Buzzfeed News is running a series of feature stories this month called “The Lost Year,” featuring profiles of how six people, of different ages and backgrounds have been affected by the COVID-19 pandemic. The stories range from challenging to even, in some cases, devastating.
Still, the title of this series is, I think, misleading. Is this really a “lost” year? Is there even such a thing?
In the 17th Chapter of Acts, Luke describes what looks like, at first glance, a pause in Paul’s missionary efforts. After being run out of, first, Thessalonica and then Berea, Paul is stuck in Athens, waiting for Silas and Timothy to catch up. However, Luke describes Paul not as “impatient,” but as “greatly distressed” by the pornographic, violent, and quite extensive idol worship all around him in the city of Athens.
His initial attempts to share the Gospel confuse his Epicurean and Stoic listeners, and so, given a chance to present in a more formal setting, Paul goes back to square one. There is only one God, Paul proclaims, one alone. He created everything. He wasn’t created by some sculptor, nor does He live anywhere made by human hands.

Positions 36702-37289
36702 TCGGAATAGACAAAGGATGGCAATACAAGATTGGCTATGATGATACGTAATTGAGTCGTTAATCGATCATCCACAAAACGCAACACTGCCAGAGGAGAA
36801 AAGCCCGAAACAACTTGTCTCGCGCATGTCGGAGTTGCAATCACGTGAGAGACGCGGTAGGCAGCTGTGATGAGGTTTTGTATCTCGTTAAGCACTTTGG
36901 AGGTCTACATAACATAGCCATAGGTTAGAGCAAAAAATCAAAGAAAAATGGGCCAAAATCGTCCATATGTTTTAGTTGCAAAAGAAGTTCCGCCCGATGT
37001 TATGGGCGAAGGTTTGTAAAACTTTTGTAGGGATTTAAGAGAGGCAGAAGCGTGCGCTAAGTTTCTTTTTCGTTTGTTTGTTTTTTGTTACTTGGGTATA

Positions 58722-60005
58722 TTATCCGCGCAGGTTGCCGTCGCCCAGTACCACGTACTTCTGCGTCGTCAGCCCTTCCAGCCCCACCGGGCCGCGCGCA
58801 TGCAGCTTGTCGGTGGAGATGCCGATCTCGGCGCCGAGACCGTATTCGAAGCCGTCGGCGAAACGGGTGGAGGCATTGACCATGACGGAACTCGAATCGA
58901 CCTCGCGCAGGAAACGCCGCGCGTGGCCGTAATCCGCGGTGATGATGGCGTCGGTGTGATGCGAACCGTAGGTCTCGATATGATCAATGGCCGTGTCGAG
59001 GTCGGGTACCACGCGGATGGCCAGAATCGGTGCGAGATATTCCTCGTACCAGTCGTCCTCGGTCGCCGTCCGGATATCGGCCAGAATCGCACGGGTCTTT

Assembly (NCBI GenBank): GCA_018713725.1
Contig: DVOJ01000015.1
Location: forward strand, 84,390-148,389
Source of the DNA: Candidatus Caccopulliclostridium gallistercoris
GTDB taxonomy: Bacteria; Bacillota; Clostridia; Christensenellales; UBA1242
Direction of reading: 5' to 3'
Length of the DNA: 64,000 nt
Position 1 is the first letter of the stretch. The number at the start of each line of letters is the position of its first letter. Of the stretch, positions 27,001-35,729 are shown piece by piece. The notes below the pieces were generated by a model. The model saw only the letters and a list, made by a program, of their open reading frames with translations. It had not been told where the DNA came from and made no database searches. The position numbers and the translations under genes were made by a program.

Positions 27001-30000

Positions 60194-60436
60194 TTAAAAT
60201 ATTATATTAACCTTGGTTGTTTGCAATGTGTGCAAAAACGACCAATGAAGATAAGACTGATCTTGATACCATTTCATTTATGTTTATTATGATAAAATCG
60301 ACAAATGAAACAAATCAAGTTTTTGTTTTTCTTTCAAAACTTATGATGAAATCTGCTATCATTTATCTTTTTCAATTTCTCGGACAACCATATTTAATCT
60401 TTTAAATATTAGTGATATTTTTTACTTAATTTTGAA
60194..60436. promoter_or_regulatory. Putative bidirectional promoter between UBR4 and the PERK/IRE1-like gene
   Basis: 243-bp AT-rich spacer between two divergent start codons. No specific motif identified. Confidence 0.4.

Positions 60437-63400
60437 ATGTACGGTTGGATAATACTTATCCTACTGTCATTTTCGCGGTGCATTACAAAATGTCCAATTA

The two opposing philosophical camps in Paul’s audience held differing views, particularly about the relationship between the gods and history. The Stoics believed the gods determined and controlled everything about our time and place, leaving no real room for human free will. The Epicureans, on the other hand, believed that after the gods created the world, they tired of it and lost interest, leaving human beings to their own devices. With no one watching, so to speak, people were left in a sort of moral free-for-all. “Eat, drink, and be merry,” as the saying goes, “for tomorrow we die.”
It is in the context of these competing philosophies that Paul offers a fascinating and important insight about the one true God: “From one man He made all the nations, that they should inhabit the whole earth. And He marked out their appointed times in history and the boundaries of their dwelling place. He did this so that they would seek Him and perhaps reach out for Him and find Him.” (emphasis added)
In other words, to both the fatalist Stoics and the hedonistic Epicureans, Paul describes a God who is intimately involved in time and place so that we can find Him. In other words, it is no accident that we find ourselves in this time and this place. The God who created you intended the right now of every single human life.
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SOURCE: Christian Post, John Stonestreet and Maria Baer